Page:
By Sarah Gallaher | Staff Writer
“Run, walk or roll for autism” — the Doug Flutie Jr. Foundation for Autism held its first 5K charity fundraiser Saturday outside of Moody Memorial Library, encouraging people of all abilities to support the cause.
Pi Kappa Phi fraternity worked alongside the Flutie Foundation to host the event. According to Ridgefield, Conn., senior and head philanthropy chair Tom Kisciras, the fraternity’s philanthropy revolves around supporting people with disabilities.
“Our main philanthropy is called The Ability Experience, in which we donate to people with disabilities,” Kisciras said. “And various events like this, we hold these on campus so that people know what our mission is.”
Members of Pi Kappa Phi volunteered at the event, passing out water to runners and participating in the 5K themselves. Kisciras said a variety of other people showed up to support the cause, including students, families and alumni.
“I thought it was a good cause to raise money for,” Carrollton junior Jessie Thompson said. “And I do enjoy running, so this is just a fun thing for me.”
Representatives of the Flutie Foundation thanked the Baylor community for showing up in support of those with autism. The foundation, which was founded in 1998, hosts similar 5Ks on college campuses across the U.S., raising a total of $166,000 for autism charities since 2020.
“Whether you are a runner, walker, charity partner or donor, joining the Flutie 5K means supporting a movement that is helping people affected by autism live life to the fullest — no matter where or how you take part,” the Flutie Foundation website reads.
The Flutie Foundation partners with 37 autism charities, helping campus organizations raise funds for local charities that benefit people with autism. Kisciras said Pi Kappa Phi’s partnership with The Ability Experience makes the fraternity dedicated to helping people with autism.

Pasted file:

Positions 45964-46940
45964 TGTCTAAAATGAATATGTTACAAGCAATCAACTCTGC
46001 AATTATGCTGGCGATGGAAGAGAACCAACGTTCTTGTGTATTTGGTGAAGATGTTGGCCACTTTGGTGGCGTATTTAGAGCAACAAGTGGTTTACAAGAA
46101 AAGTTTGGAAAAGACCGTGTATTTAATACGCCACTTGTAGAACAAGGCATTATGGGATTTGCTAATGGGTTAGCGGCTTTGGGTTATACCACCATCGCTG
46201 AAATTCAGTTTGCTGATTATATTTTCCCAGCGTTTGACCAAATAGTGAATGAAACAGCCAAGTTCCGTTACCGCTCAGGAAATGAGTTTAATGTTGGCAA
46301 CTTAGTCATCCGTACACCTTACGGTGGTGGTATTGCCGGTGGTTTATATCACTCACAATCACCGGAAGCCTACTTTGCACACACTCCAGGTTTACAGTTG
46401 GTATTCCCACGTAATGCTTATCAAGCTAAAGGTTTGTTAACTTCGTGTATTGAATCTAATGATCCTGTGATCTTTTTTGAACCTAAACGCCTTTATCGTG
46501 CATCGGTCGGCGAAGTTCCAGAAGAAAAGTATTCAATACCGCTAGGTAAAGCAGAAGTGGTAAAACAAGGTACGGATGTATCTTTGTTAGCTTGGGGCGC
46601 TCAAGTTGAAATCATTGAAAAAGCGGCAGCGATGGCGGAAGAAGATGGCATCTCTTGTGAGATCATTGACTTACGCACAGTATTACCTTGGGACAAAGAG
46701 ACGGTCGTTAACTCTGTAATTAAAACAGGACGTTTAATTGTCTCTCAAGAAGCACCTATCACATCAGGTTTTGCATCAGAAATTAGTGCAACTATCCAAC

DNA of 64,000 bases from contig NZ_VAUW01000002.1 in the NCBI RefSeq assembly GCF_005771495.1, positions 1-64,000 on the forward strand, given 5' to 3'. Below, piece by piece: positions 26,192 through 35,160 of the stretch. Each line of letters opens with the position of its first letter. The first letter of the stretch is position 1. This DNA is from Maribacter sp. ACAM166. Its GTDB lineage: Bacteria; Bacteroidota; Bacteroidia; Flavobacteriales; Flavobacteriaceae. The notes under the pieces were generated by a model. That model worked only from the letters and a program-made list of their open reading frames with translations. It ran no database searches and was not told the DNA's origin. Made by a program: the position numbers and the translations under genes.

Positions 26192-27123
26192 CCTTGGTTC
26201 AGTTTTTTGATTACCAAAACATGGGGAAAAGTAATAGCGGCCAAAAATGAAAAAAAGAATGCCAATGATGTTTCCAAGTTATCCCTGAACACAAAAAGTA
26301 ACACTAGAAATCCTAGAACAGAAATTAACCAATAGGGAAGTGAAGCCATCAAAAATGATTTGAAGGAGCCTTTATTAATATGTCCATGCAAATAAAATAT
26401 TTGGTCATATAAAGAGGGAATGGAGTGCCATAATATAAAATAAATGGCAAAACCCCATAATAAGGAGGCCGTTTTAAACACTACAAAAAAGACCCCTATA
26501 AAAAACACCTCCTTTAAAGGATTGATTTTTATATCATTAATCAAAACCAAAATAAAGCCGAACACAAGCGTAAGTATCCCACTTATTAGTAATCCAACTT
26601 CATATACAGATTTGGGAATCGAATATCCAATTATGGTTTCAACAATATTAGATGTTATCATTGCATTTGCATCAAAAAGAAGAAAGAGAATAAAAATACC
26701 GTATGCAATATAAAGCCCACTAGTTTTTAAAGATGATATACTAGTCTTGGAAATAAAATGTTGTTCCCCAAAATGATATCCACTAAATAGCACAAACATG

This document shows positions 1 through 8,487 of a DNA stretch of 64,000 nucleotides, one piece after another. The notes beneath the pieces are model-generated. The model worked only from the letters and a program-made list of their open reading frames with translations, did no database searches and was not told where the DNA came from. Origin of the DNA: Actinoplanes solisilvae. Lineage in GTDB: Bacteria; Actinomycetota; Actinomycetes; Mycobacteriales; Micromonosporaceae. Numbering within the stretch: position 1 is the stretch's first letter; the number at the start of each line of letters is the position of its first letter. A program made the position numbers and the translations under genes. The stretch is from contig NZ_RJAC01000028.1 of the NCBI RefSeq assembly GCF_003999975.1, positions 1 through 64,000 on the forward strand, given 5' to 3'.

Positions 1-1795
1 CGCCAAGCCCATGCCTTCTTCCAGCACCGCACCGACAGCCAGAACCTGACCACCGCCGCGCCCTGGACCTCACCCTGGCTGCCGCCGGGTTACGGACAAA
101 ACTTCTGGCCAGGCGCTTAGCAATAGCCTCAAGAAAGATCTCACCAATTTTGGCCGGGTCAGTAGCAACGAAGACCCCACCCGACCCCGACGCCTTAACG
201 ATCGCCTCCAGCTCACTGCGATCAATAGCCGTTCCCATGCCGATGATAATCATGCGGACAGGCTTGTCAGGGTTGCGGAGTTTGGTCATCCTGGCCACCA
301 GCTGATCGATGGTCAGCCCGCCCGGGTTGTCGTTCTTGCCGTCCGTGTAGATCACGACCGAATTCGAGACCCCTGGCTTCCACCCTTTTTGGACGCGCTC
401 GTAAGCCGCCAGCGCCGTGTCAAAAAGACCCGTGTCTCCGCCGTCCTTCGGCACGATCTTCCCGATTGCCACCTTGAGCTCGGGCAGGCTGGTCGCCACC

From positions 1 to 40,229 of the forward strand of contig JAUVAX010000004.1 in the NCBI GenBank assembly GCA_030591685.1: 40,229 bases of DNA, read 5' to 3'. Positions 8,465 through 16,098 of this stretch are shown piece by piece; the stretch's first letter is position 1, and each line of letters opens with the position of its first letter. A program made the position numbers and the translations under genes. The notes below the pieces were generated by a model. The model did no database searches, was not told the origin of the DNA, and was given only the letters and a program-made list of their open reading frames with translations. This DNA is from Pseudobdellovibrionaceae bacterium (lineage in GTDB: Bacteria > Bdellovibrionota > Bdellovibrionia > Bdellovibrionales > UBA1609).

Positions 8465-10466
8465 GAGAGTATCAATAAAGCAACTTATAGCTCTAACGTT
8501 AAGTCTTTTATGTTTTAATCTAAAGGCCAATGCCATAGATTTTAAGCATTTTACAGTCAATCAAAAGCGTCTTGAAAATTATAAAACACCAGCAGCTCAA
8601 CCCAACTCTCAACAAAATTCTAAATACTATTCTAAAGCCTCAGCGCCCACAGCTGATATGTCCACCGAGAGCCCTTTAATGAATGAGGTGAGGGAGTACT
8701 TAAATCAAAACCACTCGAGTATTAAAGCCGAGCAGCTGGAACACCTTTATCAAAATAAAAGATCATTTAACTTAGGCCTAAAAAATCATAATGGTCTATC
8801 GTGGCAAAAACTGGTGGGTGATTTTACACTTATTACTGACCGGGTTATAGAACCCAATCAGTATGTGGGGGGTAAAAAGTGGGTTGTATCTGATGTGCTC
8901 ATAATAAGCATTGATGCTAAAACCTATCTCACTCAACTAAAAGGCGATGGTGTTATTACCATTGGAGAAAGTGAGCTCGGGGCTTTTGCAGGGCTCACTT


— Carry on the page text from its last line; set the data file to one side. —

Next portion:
“I think it’s good to give back to them, to help them out, to make sure that they get the care they need to work in any sort of stable environment,” Kisciras said.
Other organizations participated in the 5K along with Pi Kappa Phi, including members of the Bears Autism Spectrum Society. Austin sophomore Camila Ceron and Laredo sophomore Maddison Niles both serve as chairs for the club. Although it was not in partnership with the event, the organization promoted the 5K across social media platforms in an effort to get members to attend.
“We kind of just saw the signs around campus, and we’re actually a part of BASS, which is the Bears Autism Spectrum Society, and when we saw it was a fundraiser for autism, we decided it would be a good idea to advertise the event for BASS as well,” Ceron said.
According to Ceron, the Bears Autism Spectrum Society aims to bring awareness to autism and the issues the community faces on a daily basis. Niles said participating in events like this helps fight misconceptions about autism.
“We just really want to place an emphasis on fighting the stigma against common stereotypes of neurodivergent individuals, especially college students,” Niles said.
Similarly, the Flutie Foundation places an emphasis on sharing the stories of all people in the autism community, empowering participants to make an impact by raising awareness through events like the 5K.